Biting the Hand That Feeds Them: Organizing Women on Welfare at the Grass Roots Level

By Jacqueline Pope | Go to book overview

strategies. Phase one--advocacy--essentially embraces the concept of providing technical assistance to grass roots organizations. The formulation of questions, philosophy, and strategies remain in the professionals' domain (not necessarily the planning professional). Lower income community groups have had a degree of programmatic success with this model. Phase two--facilitation--is the natural outgrowth of the advocacy endeavor. In addition, planners could serve as community brokers. Poor people's social and economic improvement ventures can be made less difficult and more effective by putting sympathetic and influential contacts in place for them.

When B-WAC closed, the WROs essentially disappeared. Its members scattered, yet they are still basically active. Given this core of seasoned community activists, I cannot help wondering whether a similar--but more establishment-type-- organization could have been established, with the assistance of the appropriate professionals. In discussions concerning B-WAC's demise, 14 of the 17 former WRO leaders agreed that this might have been so. One expressed no opinion, due to her bitter memories of welfare rights and B-WAC. Another dissenting leader, Ms. Samuels, believed that "Recipients were sophisticated enough to steer the organization in a new direction, if funds had been available."48 One final member was unsure what--if anything--would be useful in new efforts for social change. Chapter 6 will address this issue and offer recommendations.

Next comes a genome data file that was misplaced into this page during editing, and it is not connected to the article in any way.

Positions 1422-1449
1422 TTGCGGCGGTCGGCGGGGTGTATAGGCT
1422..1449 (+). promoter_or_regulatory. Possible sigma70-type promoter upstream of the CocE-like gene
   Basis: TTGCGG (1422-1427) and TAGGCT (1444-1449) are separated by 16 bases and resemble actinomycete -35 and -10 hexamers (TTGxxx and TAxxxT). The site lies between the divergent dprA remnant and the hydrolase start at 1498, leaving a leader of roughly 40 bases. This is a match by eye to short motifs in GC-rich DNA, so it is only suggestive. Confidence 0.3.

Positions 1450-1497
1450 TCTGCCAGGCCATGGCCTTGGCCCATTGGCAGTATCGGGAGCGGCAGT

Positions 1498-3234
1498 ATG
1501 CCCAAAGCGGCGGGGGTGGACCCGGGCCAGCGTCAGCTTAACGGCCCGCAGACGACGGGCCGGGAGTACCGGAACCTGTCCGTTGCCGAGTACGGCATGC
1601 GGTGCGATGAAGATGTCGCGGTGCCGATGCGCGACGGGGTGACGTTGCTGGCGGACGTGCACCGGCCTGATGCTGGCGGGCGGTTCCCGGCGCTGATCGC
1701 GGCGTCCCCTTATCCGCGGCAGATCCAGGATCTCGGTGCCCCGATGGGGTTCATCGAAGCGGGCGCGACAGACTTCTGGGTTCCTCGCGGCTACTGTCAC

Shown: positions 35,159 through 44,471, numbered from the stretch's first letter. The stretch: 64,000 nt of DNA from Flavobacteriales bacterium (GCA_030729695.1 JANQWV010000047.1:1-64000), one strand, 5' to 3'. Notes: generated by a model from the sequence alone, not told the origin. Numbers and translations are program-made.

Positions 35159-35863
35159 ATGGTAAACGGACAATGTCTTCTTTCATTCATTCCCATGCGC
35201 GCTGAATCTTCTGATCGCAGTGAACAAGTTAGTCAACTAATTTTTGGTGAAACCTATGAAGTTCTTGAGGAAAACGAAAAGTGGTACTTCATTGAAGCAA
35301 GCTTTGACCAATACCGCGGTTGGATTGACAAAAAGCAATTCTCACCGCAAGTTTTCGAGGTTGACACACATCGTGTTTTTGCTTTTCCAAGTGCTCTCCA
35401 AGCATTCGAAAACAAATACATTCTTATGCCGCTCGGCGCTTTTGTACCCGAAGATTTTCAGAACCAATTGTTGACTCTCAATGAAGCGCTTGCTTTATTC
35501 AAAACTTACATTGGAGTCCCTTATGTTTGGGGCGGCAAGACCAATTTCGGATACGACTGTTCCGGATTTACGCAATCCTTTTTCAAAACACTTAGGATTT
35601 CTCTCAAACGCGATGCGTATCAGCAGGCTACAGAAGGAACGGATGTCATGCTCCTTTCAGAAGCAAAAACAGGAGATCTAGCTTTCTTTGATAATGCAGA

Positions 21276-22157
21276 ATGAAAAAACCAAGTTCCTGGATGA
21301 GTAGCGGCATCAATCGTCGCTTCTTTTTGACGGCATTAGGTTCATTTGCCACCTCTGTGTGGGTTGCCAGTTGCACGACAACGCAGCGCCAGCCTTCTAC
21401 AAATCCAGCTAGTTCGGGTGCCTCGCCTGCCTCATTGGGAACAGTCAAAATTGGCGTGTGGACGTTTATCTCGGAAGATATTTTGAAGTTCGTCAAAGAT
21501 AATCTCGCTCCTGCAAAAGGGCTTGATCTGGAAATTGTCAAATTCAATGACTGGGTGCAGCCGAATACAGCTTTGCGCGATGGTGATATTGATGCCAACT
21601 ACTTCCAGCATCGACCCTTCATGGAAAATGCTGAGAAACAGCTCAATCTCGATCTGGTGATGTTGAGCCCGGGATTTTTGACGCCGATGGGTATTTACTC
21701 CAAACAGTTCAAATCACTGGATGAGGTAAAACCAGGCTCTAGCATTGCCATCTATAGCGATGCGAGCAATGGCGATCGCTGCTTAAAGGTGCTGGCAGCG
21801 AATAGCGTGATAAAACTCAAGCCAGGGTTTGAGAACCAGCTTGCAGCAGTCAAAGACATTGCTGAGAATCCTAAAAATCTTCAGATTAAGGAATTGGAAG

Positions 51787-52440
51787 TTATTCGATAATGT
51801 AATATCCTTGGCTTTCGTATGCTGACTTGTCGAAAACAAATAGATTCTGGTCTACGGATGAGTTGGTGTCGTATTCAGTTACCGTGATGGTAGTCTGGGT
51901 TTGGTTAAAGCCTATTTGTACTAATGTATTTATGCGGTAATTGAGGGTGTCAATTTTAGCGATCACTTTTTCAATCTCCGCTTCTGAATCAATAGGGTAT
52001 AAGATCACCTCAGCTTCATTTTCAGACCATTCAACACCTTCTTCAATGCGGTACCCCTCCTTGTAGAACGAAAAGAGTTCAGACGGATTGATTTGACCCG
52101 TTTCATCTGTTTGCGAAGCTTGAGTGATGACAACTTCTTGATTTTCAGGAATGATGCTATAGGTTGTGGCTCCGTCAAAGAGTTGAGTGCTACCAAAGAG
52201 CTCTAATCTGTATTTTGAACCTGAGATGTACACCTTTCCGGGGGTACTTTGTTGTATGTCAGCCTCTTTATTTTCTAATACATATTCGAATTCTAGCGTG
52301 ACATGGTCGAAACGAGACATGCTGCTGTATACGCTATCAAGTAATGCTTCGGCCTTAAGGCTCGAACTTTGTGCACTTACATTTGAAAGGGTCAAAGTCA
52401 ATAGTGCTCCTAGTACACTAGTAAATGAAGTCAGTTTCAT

NOTES
1.
However, B-WAC's expenditures increased sixfold when it was conducting leadership training classes (which will be subsequently discussed)-- peaking at $33,000 in 1969. Some financial records were kept by Catholic Charities on these specific expenditures.
2.
From the author's interview with Hulbert James in 1982, New York City.
3.
Rhoda Linton was an important player in B-WAC's formation and success. A firm believer in community control and grass roots empowerment,

-126-

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Biting the Hand That Feeds Them: Organizing Women on Welfare at the Grass Roots Level
Table of contents

Table of contents

  • Title Page iii
  • Contents v
  • Preface vii
  • Notes ix
  • Acknowledgments xi
  • 1 - The Background 1
  • Notes 7
  • 2 - The Nature of America's and New York City's Welfare Systems 9
  • Notes 30
  • 3 - Activists and Resources of a Movement 33
  • Notes 63
  • 4 - Organized Recipients Begin Challenging Social Institutions 67
  • Notes 80
  • 5 - The Brooklyn Welfare Action Council: Forty-Six Welfare Rights Member Groups 83
  • Notes 126
  • 6 - Summary, Findings, and Recommendations 131
  • Notes 144
  • Bibliography 147
  • Index 157
  • About the Author 162
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